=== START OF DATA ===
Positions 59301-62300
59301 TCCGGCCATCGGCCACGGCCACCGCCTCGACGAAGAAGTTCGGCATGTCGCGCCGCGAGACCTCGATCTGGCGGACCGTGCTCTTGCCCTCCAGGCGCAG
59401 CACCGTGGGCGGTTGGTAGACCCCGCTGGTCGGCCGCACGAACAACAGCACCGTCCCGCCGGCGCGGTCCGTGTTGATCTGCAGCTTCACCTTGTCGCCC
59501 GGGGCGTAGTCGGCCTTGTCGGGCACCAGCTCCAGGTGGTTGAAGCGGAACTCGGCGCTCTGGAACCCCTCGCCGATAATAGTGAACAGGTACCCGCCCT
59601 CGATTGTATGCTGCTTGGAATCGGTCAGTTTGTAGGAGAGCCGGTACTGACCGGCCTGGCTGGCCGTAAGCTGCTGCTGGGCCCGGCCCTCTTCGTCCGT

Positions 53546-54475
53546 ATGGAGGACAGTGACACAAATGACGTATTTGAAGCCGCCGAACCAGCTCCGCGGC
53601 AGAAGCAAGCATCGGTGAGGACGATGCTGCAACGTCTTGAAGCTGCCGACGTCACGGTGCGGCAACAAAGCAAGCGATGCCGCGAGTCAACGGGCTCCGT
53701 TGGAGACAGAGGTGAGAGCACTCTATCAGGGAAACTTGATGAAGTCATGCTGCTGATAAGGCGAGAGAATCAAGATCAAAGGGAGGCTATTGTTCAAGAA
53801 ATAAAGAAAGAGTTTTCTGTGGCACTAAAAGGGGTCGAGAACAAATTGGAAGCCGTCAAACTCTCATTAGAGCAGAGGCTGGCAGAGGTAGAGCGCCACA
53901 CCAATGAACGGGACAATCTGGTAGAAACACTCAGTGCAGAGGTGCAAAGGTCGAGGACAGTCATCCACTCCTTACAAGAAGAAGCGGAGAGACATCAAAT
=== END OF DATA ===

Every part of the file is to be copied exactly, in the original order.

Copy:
Positions 59301-62300
59301 TCCGGCCATCGGCCACGGCCACCGCCTCGACGAAGAAGTTCGGCATGTCGCGCCGCGAGACCTCGATCTGGCGGACCGTGCTCTTGCCCTCCAGGCGCAG
59401 CACCGTGGGCGGTTGGTAGACCCCGCTGGTCGGCCGCACGAACAACAGCACCGTCCCGCCGGCGCGGTCCGTGTTGATCTGCAGCTTCACCTTGTCGCCC
59501 GGGGCGTAGTCGGCCTTGTCGGGCACCAGCTCCAGGTGGTTGAAGCGGAACTCGGCGCTCTGGAACCCCTCGCCGATAATAGTGAACAGGTACCCGCCCT
59601 CGATTGTATGCTGCTTGGAATCGGTCAGTTTGTAGGAGAGCCGGTACTGACCGGCCTGGCTGGCCGTAAGCTGCTGCTGGGCCCGGCCCTCTTCGTCCGT

Positions 53546-54475
53546 ATGGAGGACAGTGACACAAATGACGTATTTGAAGCCGCCGAACCAGCTCCGCGGC
53601 AGAAGCAAGCATCGGTGAGGACGATGCTGCAACGTCTTGAAGCTGCCGACGTCACGGTGCGGCAACAAAGCAAGCGATGCCGCGAGTCAACGGGCTCCGT
53701 TGGAGACAGAGGTGAGAGCACTCTATCAGGGAAACTTGATGAAGTCATGCTGCTGATAAGGCGAGAGAATCAAGATCAAAGGGAGGCTATTGTTCAAGAA
53801 ATAAAGAAAGAGTTTTCTGTGGCACTAAAAGGGGTCGAGAACAAATTGGAAGCCGTCAAACTCTCATTAGAGCAGAGGCTGGCAGAGGTAGAGCGCCACA
53901 CCAATGAACGGGACAATCTGGTAGAAACACTCAGTGCAGAGGTGCAAAGGTCGAGGACAGTCATCCACTCCTTACAAGAAGAAGCGGAGAGACATCAAAT